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downshifting . . .
on January 4, 2009
The third and final season of I Spy, finds undercover US agents, tennis player Kelly Robinson (Robert Culp) and trainer Alexander Scott (Bill Cosby), back in exotic locations, engaged in intrigue and adventure. Though by now, the tennis player cover story is thinner than tissue paper. Producer Sheldon Leonard's method of shooting the series remains the same as in previous seasons, with his crew filming a block of episodes on location, and then returning to Hollywood to wrap them up.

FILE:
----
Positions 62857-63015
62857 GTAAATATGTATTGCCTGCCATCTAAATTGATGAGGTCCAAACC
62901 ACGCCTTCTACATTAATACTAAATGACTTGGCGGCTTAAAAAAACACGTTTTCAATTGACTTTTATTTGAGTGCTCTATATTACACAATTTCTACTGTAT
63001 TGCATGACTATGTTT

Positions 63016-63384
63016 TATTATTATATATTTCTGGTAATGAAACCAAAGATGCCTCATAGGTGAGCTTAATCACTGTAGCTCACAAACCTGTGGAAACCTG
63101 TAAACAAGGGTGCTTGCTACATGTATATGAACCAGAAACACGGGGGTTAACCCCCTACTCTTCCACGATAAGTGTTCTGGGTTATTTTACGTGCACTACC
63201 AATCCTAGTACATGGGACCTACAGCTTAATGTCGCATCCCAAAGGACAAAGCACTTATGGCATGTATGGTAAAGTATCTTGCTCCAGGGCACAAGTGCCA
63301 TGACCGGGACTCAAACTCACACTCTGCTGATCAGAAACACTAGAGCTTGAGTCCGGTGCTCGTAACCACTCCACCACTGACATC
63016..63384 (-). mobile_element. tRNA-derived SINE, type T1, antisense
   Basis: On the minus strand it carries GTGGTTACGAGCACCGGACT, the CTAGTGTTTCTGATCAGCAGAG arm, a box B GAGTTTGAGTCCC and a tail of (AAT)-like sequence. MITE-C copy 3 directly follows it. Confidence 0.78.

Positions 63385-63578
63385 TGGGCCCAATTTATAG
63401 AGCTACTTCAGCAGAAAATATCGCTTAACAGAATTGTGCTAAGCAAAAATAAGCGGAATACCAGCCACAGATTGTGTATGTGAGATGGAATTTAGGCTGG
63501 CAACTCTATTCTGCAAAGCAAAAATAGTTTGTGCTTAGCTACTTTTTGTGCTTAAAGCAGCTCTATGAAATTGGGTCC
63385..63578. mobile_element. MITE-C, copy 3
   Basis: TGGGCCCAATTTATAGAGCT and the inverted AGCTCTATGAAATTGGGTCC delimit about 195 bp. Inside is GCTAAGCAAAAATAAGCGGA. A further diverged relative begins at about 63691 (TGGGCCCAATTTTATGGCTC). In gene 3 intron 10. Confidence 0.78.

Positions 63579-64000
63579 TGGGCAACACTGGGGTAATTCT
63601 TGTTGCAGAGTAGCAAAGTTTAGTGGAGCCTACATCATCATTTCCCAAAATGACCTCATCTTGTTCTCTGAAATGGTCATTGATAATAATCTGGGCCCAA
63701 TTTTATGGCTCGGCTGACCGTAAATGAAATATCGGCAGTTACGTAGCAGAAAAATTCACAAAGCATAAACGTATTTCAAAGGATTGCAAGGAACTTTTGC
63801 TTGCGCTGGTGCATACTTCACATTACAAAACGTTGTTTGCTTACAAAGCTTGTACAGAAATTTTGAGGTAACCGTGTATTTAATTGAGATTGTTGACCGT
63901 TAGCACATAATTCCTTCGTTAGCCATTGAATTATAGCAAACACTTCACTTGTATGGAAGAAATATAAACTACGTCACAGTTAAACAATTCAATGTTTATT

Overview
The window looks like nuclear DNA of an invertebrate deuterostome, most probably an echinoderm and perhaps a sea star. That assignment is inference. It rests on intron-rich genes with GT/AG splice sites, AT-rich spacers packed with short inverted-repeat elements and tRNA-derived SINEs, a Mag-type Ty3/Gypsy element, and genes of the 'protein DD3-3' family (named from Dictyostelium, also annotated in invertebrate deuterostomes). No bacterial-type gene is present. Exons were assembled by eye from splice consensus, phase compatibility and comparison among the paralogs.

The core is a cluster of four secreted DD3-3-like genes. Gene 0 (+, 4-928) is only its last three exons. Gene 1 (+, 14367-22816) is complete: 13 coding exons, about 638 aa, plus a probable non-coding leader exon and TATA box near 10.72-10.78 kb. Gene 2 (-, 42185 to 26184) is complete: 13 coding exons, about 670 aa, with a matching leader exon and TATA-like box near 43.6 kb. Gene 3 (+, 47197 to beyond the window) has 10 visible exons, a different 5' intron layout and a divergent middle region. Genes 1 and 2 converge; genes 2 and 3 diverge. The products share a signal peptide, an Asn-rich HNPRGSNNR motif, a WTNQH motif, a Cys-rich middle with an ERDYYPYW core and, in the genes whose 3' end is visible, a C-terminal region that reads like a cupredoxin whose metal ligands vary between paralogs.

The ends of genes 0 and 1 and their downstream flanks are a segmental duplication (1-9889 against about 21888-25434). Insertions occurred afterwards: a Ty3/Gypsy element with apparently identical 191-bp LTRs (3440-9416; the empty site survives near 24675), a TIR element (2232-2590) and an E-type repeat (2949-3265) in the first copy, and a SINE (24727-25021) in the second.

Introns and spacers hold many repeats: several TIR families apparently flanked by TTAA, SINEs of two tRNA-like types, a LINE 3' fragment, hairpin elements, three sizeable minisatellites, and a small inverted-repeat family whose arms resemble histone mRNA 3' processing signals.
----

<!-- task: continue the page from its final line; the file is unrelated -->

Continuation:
Robert Culp's passion for I Spy was intense. In addition to acting, he also wrote seven of the eighty two episodes in the run of the series. In his commentary for `Home to Judgment', the last episode that he wrote, Culp expresses his frustration that for most part, the various writers for series, failed to capture the true sprit of the characters, in the same way that he did. Disappointed that his vision and writing style was not emulated, he and Bill Cosby were continually reworking scripts, in order to bring them more in line with their perceptions of their characters. These script modifications, Culp explains, were one reason why it was difficult to find writers to work on the show